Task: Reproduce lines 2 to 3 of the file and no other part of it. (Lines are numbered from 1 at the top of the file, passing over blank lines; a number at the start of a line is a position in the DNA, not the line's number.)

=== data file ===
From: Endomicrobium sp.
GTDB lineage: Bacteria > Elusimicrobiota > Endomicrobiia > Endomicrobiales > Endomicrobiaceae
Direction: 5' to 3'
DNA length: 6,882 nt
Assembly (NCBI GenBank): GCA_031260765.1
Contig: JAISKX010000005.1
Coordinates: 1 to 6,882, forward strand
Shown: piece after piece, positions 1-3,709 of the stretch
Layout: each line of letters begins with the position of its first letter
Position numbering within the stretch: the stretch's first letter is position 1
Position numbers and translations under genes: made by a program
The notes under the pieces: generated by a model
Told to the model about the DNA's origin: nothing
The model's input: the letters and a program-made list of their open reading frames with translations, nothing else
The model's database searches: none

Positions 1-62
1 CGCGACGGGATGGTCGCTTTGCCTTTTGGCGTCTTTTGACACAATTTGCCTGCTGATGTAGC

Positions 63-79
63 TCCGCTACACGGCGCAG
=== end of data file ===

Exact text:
GTDB lineage: Bacteria > Elusimicrobiota > Endomicrobiia > Endomicrobiales > Endomicrobiaceae
Direction: 5' to 3'